09.10.2016 – More Waugh

It is a long abandoned belief that tourism, like competitive athletics, makes for international friendship. The three most hated peoples in the world – Germans, Americans and British – are the keenest sight-seers. There are very few English villagers who have seen an Egyptian; very few Egyptian villagers who have not seen an Englishman; the result is that the English generally are well disposed towards Egypt, while the Egyptians detest us. Sympathy for foreigners varies directly with their remoteness.

Evelyn Waugh, Robbery under Law op. cit., p. 5f.

09.10.2016 – The plague of politics

In the sixteenth century human life was disordered and talent stultified by the obsession of theology; today we are plague-stricken by politics.

Evelyn Waugh, Robbery under Law 1939, Introduction, p. 3.

05.10.2016 – Intimations of mortality

Conkers 2015 and 2016

Our chestnut tree drops the first conker of the 2016 season – glossy and plump. Alongside is its comrade from 2015 – matte and wizened. Is this some kind of metaphor? Possibly. But certainly the moral seems to be: drink more – never let yourself dry out.

05.10.2016 – Mummy knows best

Guido Fawkes previews Theresa May's conference speech for this afternoon: 'May attacks libertarian right'.

Government can and should be a force for good; the state exists to provide what individual people, communities and markets cannot; we should employ the power of government for the good of the people. Time to reject the ideological templates provided by the socialist left and the libertarian right and embrace a new centre ground in which government steps up – and not back – to act on behalf of the people.

The 'the-government-is-your-best-friend' model has never worked so far in the history of the world, probably because a government really isn't your BFF. Is this policy brave, foolish, stupid, or just ignorant? We shall see. Our bet: the last three.

05.10.2016 – Looking over your shoulder…

…or craning your neck. Have you have ever wondered about the detail of the great cathedrals, high up and out of sight of anyone?

The north rose-window of Notre Dame, Paris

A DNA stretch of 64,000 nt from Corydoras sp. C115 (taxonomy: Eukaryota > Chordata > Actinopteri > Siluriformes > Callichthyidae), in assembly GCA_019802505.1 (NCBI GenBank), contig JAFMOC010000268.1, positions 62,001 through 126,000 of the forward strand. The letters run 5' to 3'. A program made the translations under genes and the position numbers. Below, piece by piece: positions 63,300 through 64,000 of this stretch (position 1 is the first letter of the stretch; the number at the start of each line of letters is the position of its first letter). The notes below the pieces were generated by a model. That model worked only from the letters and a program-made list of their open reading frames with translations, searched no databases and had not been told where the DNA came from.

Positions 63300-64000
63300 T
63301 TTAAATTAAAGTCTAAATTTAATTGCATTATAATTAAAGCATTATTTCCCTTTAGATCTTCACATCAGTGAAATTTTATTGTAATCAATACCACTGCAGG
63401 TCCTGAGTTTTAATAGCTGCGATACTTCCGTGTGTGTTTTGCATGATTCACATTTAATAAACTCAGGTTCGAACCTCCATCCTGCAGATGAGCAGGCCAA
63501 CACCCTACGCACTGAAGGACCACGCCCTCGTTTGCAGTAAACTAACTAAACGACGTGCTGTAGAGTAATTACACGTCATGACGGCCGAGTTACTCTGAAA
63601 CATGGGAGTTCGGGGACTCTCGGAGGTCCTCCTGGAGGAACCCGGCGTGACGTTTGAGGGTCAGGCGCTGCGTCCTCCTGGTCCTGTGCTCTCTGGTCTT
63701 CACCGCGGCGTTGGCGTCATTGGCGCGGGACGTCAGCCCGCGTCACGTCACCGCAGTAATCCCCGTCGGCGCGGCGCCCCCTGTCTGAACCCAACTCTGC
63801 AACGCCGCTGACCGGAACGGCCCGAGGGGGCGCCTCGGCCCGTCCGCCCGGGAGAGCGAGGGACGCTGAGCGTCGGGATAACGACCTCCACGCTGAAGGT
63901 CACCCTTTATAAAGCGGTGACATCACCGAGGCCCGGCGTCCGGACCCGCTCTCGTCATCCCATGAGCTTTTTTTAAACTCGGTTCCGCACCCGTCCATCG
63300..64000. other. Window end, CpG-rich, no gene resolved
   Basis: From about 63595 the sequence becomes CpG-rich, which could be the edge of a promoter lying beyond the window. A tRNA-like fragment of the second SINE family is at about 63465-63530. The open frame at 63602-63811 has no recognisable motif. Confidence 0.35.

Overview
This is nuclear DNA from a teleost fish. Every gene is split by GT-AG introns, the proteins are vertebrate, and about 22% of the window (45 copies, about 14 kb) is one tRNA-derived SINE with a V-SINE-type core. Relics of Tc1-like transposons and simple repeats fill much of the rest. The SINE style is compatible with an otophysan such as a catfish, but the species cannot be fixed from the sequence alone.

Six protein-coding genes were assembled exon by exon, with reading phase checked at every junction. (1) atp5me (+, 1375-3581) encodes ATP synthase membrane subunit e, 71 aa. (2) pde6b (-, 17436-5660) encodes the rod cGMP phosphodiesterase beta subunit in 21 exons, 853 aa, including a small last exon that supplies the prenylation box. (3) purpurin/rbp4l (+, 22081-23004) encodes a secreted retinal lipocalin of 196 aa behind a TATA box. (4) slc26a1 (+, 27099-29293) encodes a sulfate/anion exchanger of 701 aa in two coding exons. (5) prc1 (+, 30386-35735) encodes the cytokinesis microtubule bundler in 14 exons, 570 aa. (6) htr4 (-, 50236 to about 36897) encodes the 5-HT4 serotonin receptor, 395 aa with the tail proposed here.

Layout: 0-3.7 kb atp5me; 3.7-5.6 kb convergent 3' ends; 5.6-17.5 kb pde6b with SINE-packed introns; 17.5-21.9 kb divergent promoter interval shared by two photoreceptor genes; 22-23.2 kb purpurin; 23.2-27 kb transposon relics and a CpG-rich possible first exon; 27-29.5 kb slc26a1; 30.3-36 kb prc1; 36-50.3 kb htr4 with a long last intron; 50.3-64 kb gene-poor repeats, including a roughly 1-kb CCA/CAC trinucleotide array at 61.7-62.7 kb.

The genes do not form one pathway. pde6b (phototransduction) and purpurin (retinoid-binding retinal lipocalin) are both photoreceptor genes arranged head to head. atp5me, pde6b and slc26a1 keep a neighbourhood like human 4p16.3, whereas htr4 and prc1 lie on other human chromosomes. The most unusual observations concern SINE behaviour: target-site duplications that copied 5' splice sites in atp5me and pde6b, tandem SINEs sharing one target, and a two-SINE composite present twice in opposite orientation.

The north rose-window of Notre Dame, Paris, built c. 1250. Virgin Mary, Jesus, prophets and saints.

Here's the answer:

In the elder days of Art,
Builders wrought with greatest care
Each minute and unseen part;
For the Gods see everywhere.

Henry Wadsworth Longfellow (1807-1882), 'The Builders', The Seaside and the Fireside, 1850, l. 20-23. Online.

01.10.2016 – Spare the rod

The Duke and Duchess of Cambridge are currently dragging their photo-opportunities kids around Canada on a royal tour of the colony dominion country. There is much modern parenting on view, requiring the children to be the focus of their parents' attention at every moment. Boredom, tedium, hunger, mischief and beatings, those essentials of a sound childhood, are nowhere to be seen. All other adults – among them the great and the good – are expected to descend into an immediate and unbecoming squat in order to converse with these tyrants at their own low level.

At a recent ceremony on a balcony somewhere in Britain, Her Majesty herself had to tell off publicly the doting dad for neglecting his duties. He was kneeling down in full dress uniform to converse with his demanding son like a playgroup helper when he should have been standing up watching a fly-past and waving at the serfs with affected interest. Heaven knows what Mr Gladstone would have thought of all this nonsense.

Alfred Morgan, An Omnibus Ride to Piccadilly, 1885

Alfred Edward Morgan (1835-1924), An Omnibus Ride to Piccadilly Circus, Mr Gladstone Travelling with Ordinary Passengers, 1885. The ordinary passengers are, in fact, the artist and his family. Morgan and his wife Jessey are seated in the far corners with daughter Jessie and son Owen seated beside their mother, the identity of the lady with the baby is unknown.

Both parents are stick thin and knobbly-kneed, clearly a result of letting their chubby offspring have first pick of the food on the table.

In contrast, during the up-coming visit to the editorial offices of Figures of Speech the children will be left alone to amuse themselves rummaging through the wastebins, but any subsequent mess will result in a sound beating. With us, the future of the monarchy is in safe hands.